United States of America, Plaintiff-appellee, v. William Phillip Nichols, Defendant-appellant, 30 F.3d 35 (5th Cir. 1994)Annotate this Case
Aug. 25, 1994
John (Jack) Hurley, Waco, TX (court-appointed), for appellant.
Joan T. Stearns, Richard L. Durbin, Asst. U.S. Attys., James H. De Atley, U.S. Atty., San Antonio, TX, for appellee.
Appeal from the United States District Court for the Western District of Texas.
Before POLITZ, Chief Judge and DUHE and BARKSDALE, Circuit Judges.
Appellant, William Nichols, appeals the district court's denial of his motions to correct his sentence under 28 U.S.C. § 2255 and for appointment of counsel under 18 U.S.C. § 3006A(a) (2) (B). We vacate and remand in part and affirm in part.
Appellant was convicted in February 1992 of three counts of distributing crack cocaine within a thousand feet of a public school in violation of 21 U.S.C. §§ 841(a) (1), 860(a). At sentencing, the district court found Appellant a career felon based on two state drug convictions. Accordingly, the district court enhanced Appellant's sentence to 262 months imprisonment from a sentencing range of 41 to 51 months.
On March 10, 1993, the Texas Court of Criminal Appeals vacated one of Appellant's state convictions on the ground that his guilty plea was involuntary because the state withheld exculpatory evidence. Nichols then filed a motion under 28 U.S.C. § 2255 to vacate, set aside, or correct his federal sentence on the ground that he could no longer be considered a career offender since his state conviction had been vacated. Appellant also filed a motion for appointment of counsel under 18 U.S.C. § 3006A(a) (2) (B). The district court denied both motions, and Appellant appeals.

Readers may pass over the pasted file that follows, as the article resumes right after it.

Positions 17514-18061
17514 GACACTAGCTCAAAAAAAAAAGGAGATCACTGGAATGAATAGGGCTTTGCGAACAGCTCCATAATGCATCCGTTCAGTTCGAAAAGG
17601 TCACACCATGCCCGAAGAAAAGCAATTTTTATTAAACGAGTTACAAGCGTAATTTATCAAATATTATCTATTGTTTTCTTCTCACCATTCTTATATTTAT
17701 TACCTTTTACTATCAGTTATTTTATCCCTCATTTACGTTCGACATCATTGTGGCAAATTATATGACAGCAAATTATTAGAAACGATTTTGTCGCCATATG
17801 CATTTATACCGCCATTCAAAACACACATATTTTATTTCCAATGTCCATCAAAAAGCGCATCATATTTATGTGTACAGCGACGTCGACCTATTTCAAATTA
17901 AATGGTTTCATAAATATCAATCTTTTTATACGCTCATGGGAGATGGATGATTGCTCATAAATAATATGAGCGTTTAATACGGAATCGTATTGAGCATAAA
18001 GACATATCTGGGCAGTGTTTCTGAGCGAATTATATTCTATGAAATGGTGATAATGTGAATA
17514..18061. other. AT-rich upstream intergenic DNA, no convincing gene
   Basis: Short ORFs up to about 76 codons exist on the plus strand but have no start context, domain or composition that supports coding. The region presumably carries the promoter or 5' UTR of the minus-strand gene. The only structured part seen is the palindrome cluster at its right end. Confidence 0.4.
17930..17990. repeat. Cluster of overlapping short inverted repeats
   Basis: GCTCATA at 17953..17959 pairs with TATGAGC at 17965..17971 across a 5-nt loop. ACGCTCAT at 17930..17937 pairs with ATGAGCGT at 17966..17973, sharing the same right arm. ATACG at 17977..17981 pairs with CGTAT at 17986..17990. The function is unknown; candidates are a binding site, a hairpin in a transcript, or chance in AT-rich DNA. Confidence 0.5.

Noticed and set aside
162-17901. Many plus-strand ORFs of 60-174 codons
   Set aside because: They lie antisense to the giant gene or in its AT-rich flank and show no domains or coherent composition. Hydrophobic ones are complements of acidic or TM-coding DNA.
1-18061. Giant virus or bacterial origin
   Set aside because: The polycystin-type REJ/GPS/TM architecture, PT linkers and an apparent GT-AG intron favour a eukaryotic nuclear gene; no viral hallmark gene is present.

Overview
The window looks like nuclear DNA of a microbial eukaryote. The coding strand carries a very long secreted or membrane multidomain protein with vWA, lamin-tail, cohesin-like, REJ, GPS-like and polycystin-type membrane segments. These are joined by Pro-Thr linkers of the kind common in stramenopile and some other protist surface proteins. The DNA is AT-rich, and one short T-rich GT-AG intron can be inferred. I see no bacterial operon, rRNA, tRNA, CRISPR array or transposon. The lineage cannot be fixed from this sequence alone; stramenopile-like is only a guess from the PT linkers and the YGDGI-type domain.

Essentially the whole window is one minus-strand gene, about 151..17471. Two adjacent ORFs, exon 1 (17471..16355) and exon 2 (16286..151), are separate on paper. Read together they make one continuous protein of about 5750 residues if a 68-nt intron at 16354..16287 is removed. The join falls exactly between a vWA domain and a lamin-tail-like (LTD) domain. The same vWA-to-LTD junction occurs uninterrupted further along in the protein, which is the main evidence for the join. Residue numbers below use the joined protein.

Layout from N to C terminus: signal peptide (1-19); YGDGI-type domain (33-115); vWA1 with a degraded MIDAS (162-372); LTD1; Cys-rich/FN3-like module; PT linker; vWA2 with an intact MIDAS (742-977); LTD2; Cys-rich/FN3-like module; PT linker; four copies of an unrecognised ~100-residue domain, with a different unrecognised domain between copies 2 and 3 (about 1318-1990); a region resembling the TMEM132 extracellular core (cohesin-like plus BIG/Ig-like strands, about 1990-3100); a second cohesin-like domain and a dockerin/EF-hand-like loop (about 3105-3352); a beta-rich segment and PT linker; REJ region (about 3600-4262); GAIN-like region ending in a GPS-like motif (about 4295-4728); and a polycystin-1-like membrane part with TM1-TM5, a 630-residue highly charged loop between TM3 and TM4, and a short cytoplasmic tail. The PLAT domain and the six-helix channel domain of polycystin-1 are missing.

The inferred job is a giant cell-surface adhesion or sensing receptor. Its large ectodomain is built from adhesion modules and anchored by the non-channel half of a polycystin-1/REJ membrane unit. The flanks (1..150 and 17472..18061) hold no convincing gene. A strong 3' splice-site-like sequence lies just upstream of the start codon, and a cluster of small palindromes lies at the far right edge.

Appellant first contends that Sec. 2255 relief is appropriate when a state conviction that formed the basis of career offender status is invalidated after the federal sentencing. In the recent case, Custis v. United States, --- U.S. ----, 114 S. Ct. 1732, 128 L. Ed. 2d 517 (1994), the Supreme Court stated in dicta that a defendant who was successful in attacking his state conviction in state court may then apply for reopening of any federal sentence enhanced by that state sentence. Id. at ----, 114 S. Ct. at 1739. At oral argument, the Government conceded that, in light of Custis, Appellant should get the benefit of the fact that he subsequently had the previous state conviction overturned. Accordingly, we vacate and remand on the basis of the Government's concession.
Appellant next argues that the district court abused its discretion by refusing to appoint counsel. Whether to appoint counsel to represent a defendant in a Sec. 2255 proceeding is committed to the sound discretion of the district court. Ford v. United States, 363 F.2d 437 (5th Cir. 1966). No evidentiary hearing was necessary in this case, and at the time he requested counsel, Appellant merely alleged that "the interest of justice" required that counsel be appointed. We conclude that the district court did not abuse its discretion in denying Appellant's motion to appoint counsel.CONCLUSION
For the foregoing reasons, we VACATE and REMAND in part and AFFIRM in part.